Below is a graph of the Arctic Oscillation Index over the latest 120 days. This zonally symmetric seesaw pattern between sea level pressures in polar and temperate latitudes was first identified by Lorenz and named in 1998 by David W.J. Thompson and John Michael Wallace. Essentially, air pressure is measured at various places across the Arctic and at the middle latitudes of the Northern Hemisphere - about 45° north, roughly the latitude of Milan, Montreal or Vladivostok. The difference between the average readings for the two latitudes gives the state of the Arctic Oscillation index. In this graph zero is equal to the average for 1979 to 2000.
( from http://www.cpc.noaa.gov/products/precip/CWlink/daily_ao_index/ao_index.html )
In the positive phase, frigid winter air does not extend as far into the middle of North America and Europe as it would during the negative phase of the oscillation. This keeps much of the United States east of the Rocky Mountains warmer than normal, but leaves Greenland and Newfoundland colder than usual. Weather patterns in the negative phase are in general "opposite" to those of the positive phase.
The figure above illustrates that a positive phase of the Arctic Oscillation (left) is associated with strengthening of winds circulating counterclockwise around the North Pole north of 55°N. In winter these winds pull more warm air from oceans to continents causing winter warming, and like a top spinning very fast, they hold a tight pattern over the North Pole and keep frigid air from moving south. Cool winds sweep across eastern Canada while North Atlantic storms bring rain and mild temperatures to Northern Europe. Drought conditions prevail over the Mediterranean region.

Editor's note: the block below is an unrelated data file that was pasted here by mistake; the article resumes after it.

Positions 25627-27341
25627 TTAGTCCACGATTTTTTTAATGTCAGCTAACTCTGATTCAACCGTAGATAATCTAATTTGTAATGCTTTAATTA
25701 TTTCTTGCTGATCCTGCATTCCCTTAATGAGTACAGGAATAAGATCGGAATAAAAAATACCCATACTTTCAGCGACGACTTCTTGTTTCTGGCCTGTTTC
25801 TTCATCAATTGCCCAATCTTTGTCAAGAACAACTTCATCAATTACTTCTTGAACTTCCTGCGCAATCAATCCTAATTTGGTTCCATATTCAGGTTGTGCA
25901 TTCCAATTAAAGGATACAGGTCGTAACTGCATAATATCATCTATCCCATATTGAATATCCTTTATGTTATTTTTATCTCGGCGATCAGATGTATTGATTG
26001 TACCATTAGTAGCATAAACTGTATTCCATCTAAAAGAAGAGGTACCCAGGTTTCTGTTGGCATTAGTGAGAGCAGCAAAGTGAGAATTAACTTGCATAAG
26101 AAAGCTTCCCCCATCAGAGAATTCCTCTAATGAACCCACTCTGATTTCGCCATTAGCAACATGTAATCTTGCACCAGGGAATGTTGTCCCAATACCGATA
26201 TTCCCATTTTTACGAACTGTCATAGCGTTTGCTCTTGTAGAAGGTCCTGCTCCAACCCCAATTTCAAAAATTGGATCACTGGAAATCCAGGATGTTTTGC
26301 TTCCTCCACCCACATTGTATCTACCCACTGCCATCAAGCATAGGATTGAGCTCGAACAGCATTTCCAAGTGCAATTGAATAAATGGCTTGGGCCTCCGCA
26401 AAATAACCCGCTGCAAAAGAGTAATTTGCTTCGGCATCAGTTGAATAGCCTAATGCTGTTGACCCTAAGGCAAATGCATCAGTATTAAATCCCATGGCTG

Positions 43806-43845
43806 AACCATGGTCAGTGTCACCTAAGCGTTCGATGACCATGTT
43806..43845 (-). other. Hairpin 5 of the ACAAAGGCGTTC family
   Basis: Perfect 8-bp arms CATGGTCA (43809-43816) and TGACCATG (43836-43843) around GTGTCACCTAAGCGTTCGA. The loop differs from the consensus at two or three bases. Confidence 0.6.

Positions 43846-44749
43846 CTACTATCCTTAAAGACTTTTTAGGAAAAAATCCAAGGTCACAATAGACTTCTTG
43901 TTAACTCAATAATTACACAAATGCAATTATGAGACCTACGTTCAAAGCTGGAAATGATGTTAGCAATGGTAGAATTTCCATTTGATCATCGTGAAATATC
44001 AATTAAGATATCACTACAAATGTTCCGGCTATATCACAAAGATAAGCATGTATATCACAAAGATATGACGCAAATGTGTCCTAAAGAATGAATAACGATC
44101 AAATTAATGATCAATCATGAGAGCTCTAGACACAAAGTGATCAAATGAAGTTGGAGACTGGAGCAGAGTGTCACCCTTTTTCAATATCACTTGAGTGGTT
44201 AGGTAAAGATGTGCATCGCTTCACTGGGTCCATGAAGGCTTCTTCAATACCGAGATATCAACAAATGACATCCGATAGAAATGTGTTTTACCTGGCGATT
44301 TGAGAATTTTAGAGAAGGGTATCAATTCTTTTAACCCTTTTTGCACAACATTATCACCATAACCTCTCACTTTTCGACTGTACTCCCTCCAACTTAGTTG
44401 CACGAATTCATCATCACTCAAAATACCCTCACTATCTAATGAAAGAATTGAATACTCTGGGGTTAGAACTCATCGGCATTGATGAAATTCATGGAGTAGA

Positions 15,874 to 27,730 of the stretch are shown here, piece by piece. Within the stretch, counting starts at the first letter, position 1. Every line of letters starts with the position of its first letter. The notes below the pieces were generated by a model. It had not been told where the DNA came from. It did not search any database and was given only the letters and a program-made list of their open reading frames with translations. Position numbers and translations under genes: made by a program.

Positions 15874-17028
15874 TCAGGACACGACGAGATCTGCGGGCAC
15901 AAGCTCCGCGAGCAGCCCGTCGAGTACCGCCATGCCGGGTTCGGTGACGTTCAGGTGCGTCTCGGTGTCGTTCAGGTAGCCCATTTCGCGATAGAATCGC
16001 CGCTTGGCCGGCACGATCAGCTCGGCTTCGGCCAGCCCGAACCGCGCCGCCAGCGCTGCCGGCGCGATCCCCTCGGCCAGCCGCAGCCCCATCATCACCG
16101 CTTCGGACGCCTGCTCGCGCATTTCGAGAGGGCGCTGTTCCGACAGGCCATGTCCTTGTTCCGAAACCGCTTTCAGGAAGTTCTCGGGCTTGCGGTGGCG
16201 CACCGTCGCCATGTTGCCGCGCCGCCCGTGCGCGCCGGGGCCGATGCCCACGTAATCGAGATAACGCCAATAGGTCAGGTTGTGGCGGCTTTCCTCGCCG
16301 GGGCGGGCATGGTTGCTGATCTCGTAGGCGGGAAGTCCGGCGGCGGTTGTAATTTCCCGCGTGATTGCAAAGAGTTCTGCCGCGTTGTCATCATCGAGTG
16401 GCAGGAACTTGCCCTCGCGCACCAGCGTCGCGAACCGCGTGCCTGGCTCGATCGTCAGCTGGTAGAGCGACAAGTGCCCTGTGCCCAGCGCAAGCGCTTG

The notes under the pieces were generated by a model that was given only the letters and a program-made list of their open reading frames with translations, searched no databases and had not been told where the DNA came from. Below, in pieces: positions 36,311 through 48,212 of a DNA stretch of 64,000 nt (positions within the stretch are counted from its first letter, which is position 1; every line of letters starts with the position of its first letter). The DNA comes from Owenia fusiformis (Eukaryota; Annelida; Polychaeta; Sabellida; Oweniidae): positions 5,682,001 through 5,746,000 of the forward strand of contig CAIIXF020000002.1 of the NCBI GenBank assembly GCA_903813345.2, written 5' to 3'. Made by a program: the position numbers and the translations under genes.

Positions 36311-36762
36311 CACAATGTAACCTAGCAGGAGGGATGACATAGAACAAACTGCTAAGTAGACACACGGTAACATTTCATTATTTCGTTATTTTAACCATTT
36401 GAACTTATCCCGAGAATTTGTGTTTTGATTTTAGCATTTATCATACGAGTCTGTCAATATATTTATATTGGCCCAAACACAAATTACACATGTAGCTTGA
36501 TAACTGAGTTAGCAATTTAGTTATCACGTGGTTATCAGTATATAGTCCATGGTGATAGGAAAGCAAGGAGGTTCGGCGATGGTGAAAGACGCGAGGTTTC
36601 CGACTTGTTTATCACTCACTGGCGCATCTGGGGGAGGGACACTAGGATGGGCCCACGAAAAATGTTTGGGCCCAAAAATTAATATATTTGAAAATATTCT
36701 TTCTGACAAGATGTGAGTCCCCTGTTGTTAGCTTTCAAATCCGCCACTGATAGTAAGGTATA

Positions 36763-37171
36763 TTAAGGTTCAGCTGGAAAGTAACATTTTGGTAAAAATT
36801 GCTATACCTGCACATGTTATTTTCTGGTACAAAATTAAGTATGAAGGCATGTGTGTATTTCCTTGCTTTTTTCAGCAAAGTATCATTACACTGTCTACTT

During the negative phase of the Arctic Oscillation (right), cool continental air plunges into the Midwestern United States and Western Europe while storms bring rainfall to the Mediterranean region - this is what we experience right now! In this for us cool phase higher than normal atmospheric pressure over the Arctic leads to weaker westerlies in the upper atmosphere. With weak westerlies cold Arctic air reaches USA, Northern Europe, and Asia.
NASA Earth Observatory brought the image below a couple of days ago showing the temperature of the land surface for 3-10 December 2010 compared to the average temperature for the same period between 2002 and 2009.
About a year ago they featured a similar image.